No Implied Authorization: Consent is Key to Discuss Intentions of Deceased Client’s Will in Colorado

The Colorado Bar Association Ethics Committee recently published an opinion finding that will-drafting attorneys cannot volunteer information about a deceased client’s intentions to their beneficiaries without the previous consent of the client or their agent. The opinion was published in response to the frequency with which will drafters receive questions about their client’s intentions from relatives who are disappointed in their bequest.

The opinion noted that a lawyer’s duty of confidentiality extends after a client’s death, as specifically reflected in Colorado Rule of Professional Conduct Rule 1.6(b) which does not  include a client’s death among the listed confidentiality. This notion of confidentiality is also upheld in The American College of Trust and Estate Counsel Commentaries on the Model Rules of Professional Conduct.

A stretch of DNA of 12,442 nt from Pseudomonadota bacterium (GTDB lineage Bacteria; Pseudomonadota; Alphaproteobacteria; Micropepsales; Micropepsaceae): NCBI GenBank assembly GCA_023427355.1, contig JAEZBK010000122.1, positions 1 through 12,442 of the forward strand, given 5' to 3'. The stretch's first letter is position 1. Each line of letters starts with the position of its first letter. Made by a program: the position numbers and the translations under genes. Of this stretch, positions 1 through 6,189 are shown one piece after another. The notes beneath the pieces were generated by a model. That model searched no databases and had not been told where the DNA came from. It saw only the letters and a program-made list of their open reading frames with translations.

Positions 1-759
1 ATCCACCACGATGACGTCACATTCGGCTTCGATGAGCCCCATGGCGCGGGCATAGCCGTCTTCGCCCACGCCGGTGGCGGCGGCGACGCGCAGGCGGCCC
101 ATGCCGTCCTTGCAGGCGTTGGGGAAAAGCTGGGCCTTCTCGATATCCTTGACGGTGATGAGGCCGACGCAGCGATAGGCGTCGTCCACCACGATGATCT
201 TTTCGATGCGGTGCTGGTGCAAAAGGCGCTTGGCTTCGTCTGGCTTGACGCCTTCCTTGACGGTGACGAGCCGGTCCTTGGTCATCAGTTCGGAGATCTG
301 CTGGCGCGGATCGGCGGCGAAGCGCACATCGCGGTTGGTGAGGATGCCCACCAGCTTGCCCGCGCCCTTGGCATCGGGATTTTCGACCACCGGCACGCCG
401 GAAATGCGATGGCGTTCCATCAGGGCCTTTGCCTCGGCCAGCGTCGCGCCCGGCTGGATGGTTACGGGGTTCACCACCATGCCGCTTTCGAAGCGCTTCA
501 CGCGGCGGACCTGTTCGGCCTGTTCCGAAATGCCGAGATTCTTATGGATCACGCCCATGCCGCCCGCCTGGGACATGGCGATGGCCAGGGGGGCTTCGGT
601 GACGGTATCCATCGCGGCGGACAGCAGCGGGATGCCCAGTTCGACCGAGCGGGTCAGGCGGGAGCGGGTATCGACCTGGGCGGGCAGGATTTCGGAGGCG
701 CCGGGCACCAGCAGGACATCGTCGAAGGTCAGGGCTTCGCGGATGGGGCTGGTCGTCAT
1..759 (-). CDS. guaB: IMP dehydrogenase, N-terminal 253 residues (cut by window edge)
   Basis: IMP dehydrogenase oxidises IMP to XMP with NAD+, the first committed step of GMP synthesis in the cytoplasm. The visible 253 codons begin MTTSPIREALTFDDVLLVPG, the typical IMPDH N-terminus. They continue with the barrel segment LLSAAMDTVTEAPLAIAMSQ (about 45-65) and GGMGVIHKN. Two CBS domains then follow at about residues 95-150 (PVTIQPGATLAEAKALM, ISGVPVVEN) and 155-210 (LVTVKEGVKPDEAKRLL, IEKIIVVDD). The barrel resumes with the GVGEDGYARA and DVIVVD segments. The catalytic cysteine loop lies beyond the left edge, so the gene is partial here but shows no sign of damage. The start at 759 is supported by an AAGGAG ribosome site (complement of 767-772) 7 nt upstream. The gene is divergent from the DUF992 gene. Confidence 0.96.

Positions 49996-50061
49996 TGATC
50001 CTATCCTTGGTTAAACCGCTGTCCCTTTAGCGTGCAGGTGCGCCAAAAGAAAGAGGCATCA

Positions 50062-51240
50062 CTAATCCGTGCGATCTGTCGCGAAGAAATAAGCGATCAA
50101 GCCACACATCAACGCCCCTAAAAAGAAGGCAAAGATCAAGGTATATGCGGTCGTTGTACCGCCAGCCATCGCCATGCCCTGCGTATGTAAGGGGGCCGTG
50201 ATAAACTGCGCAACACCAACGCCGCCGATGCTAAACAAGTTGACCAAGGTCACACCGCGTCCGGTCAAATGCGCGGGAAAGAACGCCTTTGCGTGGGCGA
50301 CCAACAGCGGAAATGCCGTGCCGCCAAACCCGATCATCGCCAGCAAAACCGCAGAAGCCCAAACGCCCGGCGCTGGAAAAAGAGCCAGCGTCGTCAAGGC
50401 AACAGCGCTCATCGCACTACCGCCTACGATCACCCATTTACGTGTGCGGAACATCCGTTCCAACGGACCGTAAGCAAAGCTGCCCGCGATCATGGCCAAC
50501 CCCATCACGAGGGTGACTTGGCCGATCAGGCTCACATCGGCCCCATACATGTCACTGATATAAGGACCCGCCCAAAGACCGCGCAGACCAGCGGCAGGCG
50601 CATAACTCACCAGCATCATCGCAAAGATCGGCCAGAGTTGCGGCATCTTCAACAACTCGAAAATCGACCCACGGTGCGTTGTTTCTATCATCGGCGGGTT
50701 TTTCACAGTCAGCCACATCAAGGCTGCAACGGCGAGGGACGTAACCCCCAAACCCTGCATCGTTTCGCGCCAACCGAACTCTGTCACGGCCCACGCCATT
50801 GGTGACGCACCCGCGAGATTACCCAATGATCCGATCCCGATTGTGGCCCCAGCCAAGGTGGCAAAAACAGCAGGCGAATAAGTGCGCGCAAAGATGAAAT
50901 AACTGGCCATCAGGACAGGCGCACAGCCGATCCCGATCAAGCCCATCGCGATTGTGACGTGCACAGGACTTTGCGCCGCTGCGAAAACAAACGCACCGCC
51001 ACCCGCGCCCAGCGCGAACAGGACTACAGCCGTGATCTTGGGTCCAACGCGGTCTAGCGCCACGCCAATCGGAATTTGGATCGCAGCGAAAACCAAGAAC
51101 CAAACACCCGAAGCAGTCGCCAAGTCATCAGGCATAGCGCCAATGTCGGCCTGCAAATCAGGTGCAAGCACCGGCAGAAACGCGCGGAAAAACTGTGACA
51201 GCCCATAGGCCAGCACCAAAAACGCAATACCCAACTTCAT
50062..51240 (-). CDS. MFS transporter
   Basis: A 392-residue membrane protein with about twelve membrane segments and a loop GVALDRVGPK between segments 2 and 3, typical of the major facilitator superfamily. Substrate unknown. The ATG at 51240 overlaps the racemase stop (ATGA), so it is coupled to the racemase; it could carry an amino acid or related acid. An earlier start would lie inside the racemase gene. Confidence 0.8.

The opinion also highlights that an attorney may reveal this information without violating Rule 1.6 if a court orders the disclosure. However, an attorney may not reveal information based upon the rationale that the client impliedly authorized the disclosure.

The committee also noted that there is currently a split of authority concerning whether a will-drafting attorney may ethically disclose information without authorization from the client or personal representative. The ultimate position adopted by the committee states that “simply retaining a lawyer to draft estate documents, without more, is not sufficient to constitute implied consent for the lawyer to voluntarily provide information protected by Rule 1.6.”

Learn about the Colorado Bar’s Ethic Opinion here and here.

Read the American College of Trust and Estate Counsel Commentaries on the Model Rules of Professional Conduct here.

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